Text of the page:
Rising seafarer abandonment cases prompt talks on emergency fund

Three of the world’s largest seafaring nations are proposing the establishment of a seafarers’ mutual emergency fund to support abandoned crew.

China, Indonesia, and the Philippines have introduced the idea of a mutual emergency fund at the recently held International Maritime Organization (IMO) legal committee as abandonment cases are heading for another record.

The IMO’s legal committee has reported a rise in the number of seafarer abandonment cases since the start of the pandemic last year. Between January 2020 and April this year, the ILO/IMO joint database on abandonment recorded 111 new cases. 85 of these cases occurred last year and the balance of 26 cases occurred in Q1 of 2021. According to the IMO, just 46 have been resolved since, and 27 more have been reported since April. More than 1,300 seafarers were affected.

Abandonment takes place when owners stop paying wages for at least two months, don’t cover the cost of repatriation, or when they leave the seafarer without maintenance and support.

The IMO is looking to establish practical guidelines for flag and port states on how to deal with abandonments in order to quickly resolve such cases.

The details of how the emergency fund would work should be clear for consideration at the next legal meeting in March 2022. It was said that the fund should only cover repatriation and not outstanding wages and that it should also not present unfair advantages for those flag states not fulfilling their obligations.

Adis Ajdin

Adis is an experienced news reporter with a background in finance, media and education. He has written across the spectrum of offshore energy and ocean industries for many years and is a member of International Federation of Journalists. Previously he had written for Navingo media group titles including Offshore Energy, Subsea World News and Marine Energy.


  1. What is the point of an emergency fund that only covers repatriation, when repatriation costs are already dealt with under the MLC and are the responsibility of the P&I Clubs? Is this emergency fund therefore a bureaucratic way of solving the issue of repatriation of crew on board vessels without proper P&I cover?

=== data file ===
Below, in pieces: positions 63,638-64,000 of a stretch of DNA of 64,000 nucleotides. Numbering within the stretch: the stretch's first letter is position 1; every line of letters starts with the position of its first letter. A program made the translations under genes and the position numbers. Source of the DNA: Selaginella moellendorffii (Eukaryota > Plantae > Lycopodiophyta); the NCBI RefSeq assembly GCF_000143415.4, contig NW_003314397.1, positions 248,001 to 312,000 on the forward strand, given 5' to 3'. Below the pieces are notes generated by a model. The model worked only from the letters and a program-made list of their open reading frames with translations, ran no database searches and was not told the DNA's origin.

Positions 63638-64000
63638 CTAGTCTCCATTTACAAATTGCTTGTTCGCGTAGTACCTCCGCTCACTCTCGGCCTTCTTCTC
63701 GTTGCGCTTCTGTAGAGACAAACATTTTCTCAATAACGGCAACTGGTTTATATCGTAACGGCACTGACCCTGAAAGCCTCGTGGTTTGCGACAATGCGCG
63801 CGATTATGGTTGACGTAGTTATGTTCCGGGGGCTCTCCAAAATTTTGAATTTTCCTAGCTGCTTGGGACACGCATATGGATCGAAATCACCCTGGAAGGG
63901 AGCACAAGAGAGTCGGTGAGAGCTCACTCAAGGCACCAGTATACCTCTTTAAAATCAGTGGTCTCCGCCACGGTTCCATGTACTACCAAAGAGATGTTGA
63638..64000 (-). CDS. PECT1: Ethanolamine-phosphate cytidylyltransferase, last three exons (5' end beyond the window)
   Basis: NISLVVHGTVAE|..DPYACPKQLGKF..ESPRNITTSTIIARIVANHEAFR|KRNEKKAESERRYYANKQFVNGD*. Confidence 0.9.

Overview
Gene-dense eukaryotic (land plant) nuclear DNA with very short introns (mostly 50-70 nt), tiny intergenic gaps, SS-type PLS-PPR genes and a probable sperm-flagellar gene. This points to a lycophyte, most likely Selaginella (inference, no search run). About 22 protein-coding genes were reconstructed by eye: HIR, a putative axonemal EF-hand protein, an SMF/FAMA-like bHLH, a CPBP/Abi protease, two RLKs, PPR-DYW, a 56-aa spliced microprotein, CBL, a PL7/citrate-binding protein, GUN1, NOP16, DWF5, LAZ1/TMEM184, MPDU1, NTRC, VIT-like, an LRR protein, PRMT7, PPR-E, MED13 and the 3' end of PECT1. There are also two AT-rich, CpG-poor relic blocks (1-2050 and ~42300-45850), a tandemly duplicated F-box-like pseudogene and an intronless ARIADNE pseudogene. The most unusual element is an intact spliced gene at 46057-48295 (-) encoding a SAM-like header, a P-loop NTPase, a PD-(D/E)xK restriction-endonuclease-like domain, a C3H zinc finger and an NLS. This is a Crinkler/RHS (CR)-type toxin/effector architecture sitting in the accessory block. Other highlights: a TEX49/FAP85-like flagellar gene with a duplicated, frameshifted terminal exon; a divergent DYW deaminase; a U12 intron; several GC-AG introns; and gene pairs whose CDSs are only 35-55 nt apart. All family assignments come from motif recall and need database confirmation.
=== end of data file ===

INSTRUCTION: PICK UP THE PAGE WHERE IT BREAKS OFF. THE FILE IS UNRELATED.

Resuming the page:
Seems to me to be a lot of broohaha over tackling an issue that is the tip of the iceberg and not much more.

    How about replacing that crew on the abandoned vessel? Who is going to handle and pay for that when the Port authorities won’t allow the Vessel to go unmanned?

  2. Ref “Rising seafarer abandonment cases prompt talks on emergency fund” report, are there previous report discussing the MLC requirements on repatriation and wages.

    Have not been following the previous articles if any. Thanks

  3. While I welcome discussion on the topic of abandonment and urge governments to look at the issue in greater detail, I believe that there are already sufficient safeguards in the MLC to protect seafarers from abandonment. This is because the MLC already provides for the costs to sustain abandoned seafarers, repatriate them and pay up to 4 months wages. It also obliges port states to facilitate the repatriation of abandoned seafarers. Where the system fails is the failure of flag, port and labor providing states to properly implement and adhere to the obligations of the MLC. In addition, they frequently respond too slowly to reported abandonments and are too willing to compromise the safety and health of abandoned seafarers in favour of other safety concerns such as port safety and environment. While those are valid and important concerns, there is no need to fail abandoned crew to ensure that port and environmental concerns are addressed.

    What MLC does not explicitly provide for is who will pay the incoming or relieving crew. Given the port state’s obligation to allow crew to return home regardless of their employers failure or refusal to do so, it should be implied that the port state should provide for replacement crew. How they seek to recover the costs of that is up to them, but given the abandoning owners asset, the vessel, is in their waters, there would seem to be a relatively obvious solution. While there may be some costs, surely this can be considered part of being a responsible participant in international trade.

    In general, these matters remain to be seen largely as issues of private law between shipowners, the crew and the vessels insurers. This needs to end, especially in cases where there is no financial security. Authorities need to step into abandonment situations and manage the resolution more proactively with appropriate sanctions against shipowners (companies and individuals) who fail to care for their crew or place them in forced labour situations.

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